Nimona

Book review by
Michael Berry, Common Sense Media
Nimona Book Poster Image
Brash shape-shifting hero soars in graphic-novel fantasy.

Parents say

age 11+
Based on 2 reviews

Kids say

age 11+
Based on 3 reviews

A lot or a little?

The parents' guide to what's in this book.

Educational Value

Nimona plays with the conventions of heroic fantasy and presents a more-complex-than-usual meditation on heroism and villainy.

Positive Messages

It's never too late to apologize for your mistakes. It's not always easy to tell who's a hero and who's a villain.

Positive Role Models & Representations

Nimona is brash, stubborn, fearless, and loyal, ready to defend her mentor in any way imaginable. She enjoys breaking the law, however, and needs to learn to temper her enthusiasm for adventure with compassion for her opponents.

Violence

There's plenty of violent action in Nimona, but it's generally cartoonish, bloodless, and not likely to upset sensitive readers. Blackheart loses an arm in a jousting "accident." There are sword fights, a brawl in a tavern, attacks by dragons and other wild beasts, and ray-gun battles.

Sex

Ballister develops a romantic relationship with a female scientist.

Language

Swearing is limited to "dammit," "damn," "hell," "crap," and "pissed." Each is used less than a half-dozen times.

Consumerism
Drinking, Drugs & Smoking

Adults drink presumably alcoholic beverages in a tavern.

What parents need to know

Parents need to know that Nimona is based on an award-winning Web comic and tells the story of a shape-shifting girl who wants to be the sidekick of a supervillain. Set in a fantasy world full of knights, witches, and dragons, the story is action-packed and frequently funny, with a strong-willed female protagonist who isn't afraid of speaking her mind. Violent scenes are generally cartoonish and not likely to disturb sensitive readers. There is little sexual content or substance use, and potentially strong language is limited to "dammit," "damn," "hell," "crap," and "pissed."

User Reviews

  • Parents say
  • Kids say
Adult Written byVanessa C. May 11, 2017

(spoilers) Ballister does not have a romance with the scientist Lady

Just wanted to clear that up first off. I normally wouldn't give a dang about romantic interpretation, but in this case, I felt the need to speak up since... Continue reading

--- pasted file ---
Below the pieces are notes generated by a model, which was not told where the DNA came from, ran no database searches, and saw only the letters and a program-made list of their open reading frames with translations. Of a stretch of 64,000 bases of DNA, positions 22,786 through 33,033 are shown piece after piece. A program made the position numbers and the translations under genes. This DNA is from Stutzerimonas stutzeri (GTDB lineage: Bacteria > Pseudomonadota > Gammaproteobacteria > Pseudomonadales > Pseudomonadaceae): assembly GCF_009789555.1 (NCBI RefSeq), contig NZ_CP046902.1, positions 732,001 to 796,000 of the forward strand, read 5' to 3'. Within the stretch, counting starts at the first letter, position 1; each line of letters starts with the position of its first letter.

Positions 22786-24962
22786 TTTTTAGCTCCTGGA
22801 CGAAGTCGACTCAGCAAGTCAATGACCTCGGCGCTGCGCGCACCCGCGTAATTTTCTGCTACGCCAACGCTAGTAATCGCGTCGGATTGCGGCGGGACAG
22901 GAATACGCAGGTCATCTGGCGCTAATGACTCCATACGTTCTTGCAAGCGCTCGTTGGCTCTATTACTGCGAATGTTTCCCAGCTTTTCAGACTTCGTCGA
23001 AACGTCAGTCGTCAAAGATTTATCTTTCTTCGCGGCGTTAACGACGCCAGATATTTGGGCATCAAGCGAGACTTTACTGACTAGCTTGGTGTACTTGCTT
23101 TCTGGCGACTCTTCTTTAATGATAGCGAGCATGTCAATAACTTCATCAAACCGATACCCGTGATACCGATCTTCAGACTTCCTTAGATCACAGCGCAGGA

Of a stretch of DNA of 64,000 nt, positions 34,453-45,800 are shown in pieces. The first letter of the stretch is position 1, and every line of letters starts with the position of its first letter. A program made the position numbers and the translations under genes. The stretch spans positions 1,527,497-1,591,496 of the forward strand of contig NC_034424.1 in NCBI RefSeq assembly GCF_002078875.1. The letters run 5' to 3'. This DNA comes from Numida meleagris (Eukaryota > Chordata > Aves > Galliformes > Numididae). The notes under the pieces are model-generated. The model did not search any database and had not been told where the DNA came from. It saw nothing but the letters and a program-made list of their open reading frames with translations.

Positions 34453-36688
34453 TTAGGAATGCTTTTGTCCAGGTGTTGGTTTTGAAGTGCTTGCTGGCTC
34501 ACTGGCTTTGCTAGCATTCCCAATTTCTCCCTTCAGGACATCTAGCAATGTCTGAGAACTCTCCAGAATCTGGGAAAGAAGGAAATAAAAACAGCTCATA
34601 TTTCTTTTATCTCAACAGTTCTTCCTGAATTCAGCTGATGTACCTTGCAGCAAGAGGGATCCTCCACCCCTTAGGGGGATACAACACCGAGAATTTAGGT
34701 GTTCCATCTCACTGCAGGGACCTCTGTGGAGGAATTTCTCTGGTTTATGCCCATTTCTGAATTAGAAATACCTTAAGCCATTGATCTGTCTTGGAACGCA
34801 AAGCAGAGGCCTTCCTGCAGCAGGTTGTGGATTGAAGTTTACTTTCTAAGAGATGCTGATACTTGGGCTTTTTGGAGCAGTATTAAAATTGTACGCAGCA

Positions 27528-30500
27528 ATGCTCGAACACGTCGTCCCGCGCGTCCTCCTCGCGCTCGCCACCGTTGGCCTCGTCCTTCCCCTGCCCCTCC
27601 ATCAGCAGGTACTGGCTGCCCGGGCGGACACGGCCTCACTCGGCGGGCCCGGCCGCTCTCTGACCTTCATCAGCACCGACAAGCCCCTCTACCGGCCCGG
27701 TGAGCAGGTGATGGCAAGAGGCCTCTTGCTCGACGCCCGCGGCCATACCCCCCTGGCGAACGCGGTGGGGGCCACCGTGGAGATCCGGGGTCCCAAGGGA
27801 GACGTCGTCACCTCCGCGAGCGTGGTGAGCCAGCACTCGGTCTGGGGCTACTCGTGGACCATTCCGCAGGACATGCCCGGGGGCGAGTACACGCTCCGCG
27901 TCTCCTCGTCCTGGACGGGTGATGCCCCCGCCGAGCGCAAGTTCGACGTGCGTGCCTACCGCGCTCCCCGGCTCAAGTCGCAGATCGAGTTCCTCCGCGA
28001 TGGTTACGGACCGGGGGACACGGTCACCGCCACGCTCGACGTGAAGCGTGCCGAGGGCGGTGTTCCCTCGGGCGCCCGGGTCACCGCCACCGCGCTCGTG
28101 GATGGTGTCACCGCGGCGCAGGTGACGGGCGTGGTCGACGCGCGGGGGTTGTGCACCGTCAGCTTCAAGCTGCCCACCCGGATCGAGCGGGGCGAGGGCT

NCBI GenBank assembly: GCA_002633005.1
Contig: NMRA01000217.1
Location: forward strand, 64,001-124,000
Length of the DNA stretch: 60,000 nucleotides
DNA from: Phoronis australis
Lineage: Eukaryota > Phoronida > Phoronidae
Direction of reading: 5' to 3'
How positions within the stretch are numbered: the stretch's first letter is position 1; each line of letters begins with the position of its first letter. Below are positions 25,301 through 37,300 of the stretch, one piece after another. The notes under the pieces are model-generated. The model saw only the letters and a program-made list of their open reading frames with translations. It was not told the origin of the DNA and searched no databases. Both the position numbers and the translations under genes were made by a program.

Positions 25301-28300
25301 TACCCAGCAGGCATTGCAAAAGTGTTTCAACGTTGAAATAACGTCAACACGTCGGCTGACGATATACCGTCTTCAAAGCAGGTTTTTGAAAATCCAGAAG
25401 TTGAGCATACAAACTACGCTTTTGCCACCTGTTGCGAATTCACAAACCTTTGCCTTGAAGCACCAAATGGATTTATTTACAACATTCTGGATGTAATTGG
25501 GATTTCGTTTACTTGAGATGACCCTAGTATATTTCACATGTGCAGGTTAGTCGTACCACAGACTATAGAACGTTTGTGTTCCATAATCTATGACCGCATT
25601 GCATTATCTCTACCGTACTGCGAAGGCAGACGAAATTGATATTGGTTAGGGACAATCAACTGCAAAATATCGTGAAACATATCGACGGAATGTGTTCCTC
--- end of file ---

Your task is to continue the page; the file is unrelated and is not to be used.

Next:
Teen, 17 years old Written bydanielle4eaton February 6, 2017

Loved this book

I absolutely adore this book. I bought it on a whim that the art style was appealing and I was NOT let down. It has a great story and incredible character devel... Continue reading
Kid, 12 years old October 2, 2016

If it is in my friend's hand, being read...

This book is about a wandering girl who is very brave. My friend fell in love with it. If you like this or are interested, watch the movie: Professor Layton a... Continue reading

What's the story?

Shape-shifting Nimona wants nothing more than to be the faithful and adventurous sidekick of supervillain Lord Ballister Blackheart. She's full of bold ideas, but most of them involve numerous casualties. Blackheart wants Nimona to be a bit less rash and bloodthirsty, and they develop a plan to discredit Blackheart's nemesis, Sir Ambrosius Goldenloin, and the Institute of Law Enforcement and Heroics. In doing so, they learn what it means to be a hero and what kind of legacy they want to leave behind.

Is it any good?

It's hard to resist the brash audacity of the title character of this well-constructed, fast-moving, funny, and touching fantasy. Nimona is the first to rush off to battle in the name of supervillainy, but there are times when it's better for her to be more discreet. With a loose drawing style that facilitates both big action sequences and quieter character interactions, writer/illustrator Noelle Stevenson knows how to construct and execute each scene for maximum humor, even when the story takes a more serious turn. Nimona is a dazzling debut, a graphic novel to be savored by young and old alike.

Talk to your kids about ...

  • Families can talk about the appeal of graphic novels and comics. What kinds of stories are best suited for the medium?

  • How do people decide whether someone is a hero or a villain? Is it possible to fit both roles at the same time?

  • How can you repair a broken friendship? What makes for a good apology?

Book details

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